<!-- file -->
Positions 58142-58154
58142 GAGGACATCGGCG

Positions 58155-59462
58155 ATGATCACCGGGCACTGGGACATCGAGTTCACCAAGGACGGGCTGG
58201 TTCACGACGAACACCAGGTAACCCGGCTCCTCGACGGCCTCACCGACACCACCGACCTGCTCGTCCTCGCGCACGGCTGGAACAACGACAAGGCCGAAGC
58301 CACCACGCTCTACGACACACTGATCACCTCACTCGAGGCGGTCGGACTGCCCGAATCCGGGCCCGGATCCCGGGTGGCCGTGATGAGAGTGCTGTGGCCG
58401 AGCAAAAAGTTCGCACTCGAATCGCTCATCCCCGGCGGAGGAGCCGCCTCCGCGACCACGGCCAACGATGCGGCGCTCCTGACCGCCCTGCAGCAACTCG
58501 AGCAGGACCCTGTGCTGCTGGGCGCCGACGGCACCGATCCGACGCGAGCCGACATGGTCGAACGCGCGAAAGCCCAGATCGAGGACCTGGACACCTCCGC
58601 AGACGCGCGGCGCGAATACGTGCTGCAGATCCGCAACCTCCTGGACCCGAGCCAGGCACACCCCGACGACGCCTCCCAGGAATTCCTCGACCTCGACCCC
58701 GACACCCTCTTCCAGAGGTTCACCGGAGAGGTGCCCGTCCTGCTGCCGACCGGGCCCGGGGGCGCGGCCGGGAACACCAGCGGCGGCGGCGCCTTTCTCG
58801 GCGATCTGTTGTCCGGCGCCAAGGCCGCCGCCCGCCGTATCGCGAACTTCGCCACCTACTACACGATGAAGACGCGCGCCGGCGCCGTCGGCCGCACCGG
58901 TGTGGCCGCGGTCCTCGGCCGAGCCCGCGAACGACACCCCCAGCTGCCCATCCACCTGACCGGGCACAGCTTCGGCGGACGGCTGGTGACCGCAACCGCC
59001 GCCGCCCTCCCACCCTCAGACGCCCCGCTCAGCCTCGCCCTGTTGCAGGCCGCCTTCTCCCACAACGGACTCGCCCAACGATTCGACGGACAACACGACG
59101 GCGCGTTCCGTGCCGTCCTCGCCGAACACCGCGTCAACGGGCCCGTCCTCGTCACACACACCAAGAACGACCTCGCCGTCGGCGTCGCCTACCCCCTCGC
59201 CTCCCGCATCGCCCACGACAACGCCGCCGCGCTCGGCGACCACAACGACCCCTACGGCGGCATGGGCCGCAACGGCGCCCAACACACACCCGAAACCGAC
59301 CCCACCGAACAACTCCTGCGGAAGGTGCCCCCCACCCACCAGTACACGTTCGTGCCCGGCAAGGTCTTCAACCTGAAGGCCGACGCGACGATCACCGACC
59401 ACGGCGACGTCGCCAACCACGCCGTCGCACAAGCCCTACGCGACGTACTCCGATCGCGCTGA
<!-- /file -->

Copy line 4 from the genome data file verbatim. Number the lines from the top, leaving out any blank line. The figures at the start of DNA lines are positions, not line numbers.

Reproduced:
58155 ATGATCACCGGGCACTGGGACATCGAGTTCACCAAGGACGGGCTGG